Writer Jeff Heller goes through the music of a decade to see how science fiction shaped it. 

strange stars art and jason heller photo
"Strange Stars" and Jason Heller

According to writer Jason Heller, “Most science fiction music of the ‘70s wasn’t reacting to the science fiction literature that was happening that moment. There was a little bit of an echo. It’s really by the mid-‘70s that a lot of the musicians stopped relying on the Golden Age authors from the ‘50s and early ‘60s.” That observation points to the most interesting parts of Strange Stars: David Bowie, Pop Music, and the Decade Sci-Fi Exploded, the book Heller wrote about the decade when rock ’n’ roll and science fiction interacted as never before. His sprawling exploration of how and why musicians employed the language, imagery, and sound of science fiction is most effective when he addresses how the genre fit into the imagination of youth culture, and what it represented in that space. 

Heller will be in New Orleans to do a book signing and an in-store conversation with Michael Patrick Welch at Octavia Books on Saturday at 6 p.m. The book tracks the way science fiction entered and shaped popular music, with canary in the zeitgeist coalmine David Bowie giving the book its start and finish. Bowie’s “Space Oddity” was so well-timed to the excitement generated by space exploration that it came out a week before Neil Armstrong walked on the moon in 1969. His song didn’t share the optimism in the air though, ending as it does with Major Tom lost and alone in space. When he sang, “Ashes to ashes / funk to funky / we know Major Tom’s a junkie / strung out in heaven’s high / hitting an all-time low” in 1980’s “Ashes to Ashes,” Bowie again caught the mood with space travel and those associated with it cast aside as America looked for new frontiers it could successfully explore.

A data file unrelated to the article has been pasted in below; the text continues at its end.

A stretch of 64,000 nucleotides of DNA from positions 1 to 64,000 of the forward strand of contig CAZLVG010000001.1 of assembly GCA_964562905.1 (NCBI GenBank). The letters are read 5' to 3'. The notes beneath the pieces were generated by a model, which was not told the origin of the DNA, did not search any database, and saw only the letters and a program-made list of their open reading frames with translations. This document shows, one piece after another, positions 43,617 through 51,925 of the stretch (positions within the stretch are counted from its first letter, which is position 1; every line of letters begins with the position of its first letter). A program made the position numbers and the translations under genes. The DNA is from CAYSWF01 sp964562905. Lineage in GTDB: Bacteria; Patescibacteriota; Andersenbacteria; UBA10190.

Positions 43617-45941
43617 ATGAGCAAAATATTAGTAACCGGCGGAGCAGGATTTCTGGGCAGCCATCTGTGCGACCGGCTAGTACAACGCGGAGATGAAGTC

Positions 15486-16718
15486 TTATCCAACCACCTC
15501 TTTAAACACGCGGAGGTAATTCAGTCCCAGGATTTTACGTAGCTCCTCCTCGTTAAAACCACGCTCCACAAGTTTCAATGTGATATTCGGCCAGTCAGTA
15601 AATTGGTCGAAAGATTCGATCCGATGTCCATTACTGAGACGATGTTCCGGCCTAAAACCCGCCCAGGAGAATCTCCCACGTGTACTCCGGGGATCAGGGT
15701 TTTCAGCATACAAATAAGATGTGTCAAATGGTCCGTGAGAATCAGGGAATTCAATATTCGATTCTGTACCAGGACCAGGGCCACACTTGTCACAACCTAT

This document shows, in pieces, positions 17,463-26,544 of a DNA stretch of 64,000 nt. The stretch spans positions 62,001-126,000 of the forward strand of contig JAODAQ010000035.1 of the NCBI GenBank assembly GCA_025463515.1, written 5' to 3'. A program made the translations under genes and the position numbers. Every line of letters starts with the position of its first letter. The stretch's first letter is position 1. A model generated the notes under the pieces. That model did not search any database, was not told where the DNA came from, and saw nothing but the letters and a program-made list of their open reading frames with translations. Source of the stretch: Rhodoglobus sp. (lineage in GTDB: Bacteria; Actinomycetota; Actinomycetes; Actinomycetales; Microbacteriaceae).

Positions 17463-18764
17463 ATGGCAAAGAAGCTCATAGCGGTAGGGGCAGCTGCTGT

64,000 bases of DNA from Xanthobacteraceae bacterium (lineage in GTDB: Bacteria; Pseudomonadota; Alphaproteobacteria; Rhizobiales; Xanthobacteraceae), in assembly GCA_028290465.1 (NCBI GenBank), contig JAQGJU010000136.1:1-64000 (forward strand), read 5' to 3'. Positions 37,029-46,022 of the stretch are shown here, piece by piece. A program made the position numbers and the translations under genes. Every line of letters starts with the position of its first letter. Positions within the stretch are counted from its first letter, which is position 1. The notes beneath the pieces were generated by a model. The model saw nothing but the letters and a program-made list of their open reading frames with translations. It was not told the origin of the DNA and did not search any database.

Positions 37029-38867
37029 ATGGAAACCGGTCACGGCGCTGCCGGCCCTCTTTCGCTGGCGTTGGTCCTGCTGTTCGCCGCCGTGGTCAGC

“I was wrapping up the ’70s really for myself, and that seemed a good enough epitaph for it,” Bowie said in an interview. “We’ve lost [Major Tom], he’s out there somewhere, and that’s where we’ll leave him.” Still, Heller documents how Bowie couldn’t entirely close that door as he worked personally on the video for the song using a digital computer graphics workstation that wouldn’t be available for another year to render the concept as something otherworldly.

“It was supposed to be the archetypal 1980s idea of the futuristic colony that had been founded by an earthling, and in that particular sequence, the idea was for the earthling to be pumping out himself and to be having pumped into him something organic,” Bowie said. “So there was a very strong [H.R.] Giger influence there: the organic meets hi-tech.”

It’s clear that the music journalist and science fiction author in Heller are having the most fun when he can dig into stories like this one—cases where musicians talked at length about the science fiction influences behind their output. In the case of someone who could seem as dilettante-like as Bowie did at times, Heller’s deep dive is a public service as it becomes easier to see Bowie’s interest in science fiction as coherent and considered. Still, following his research in that methodical way led Heller to spend far more time with Jefferson Airplane and Starship albums than anybody but diehards asked for. Paul Kantner is a science fiction fan who spoke at length with interviewers about the science fiction underpinnings of his work starting with Blows Against the Empire, but we don’t get any insight into Starship or a reason to revisit those albums from that material.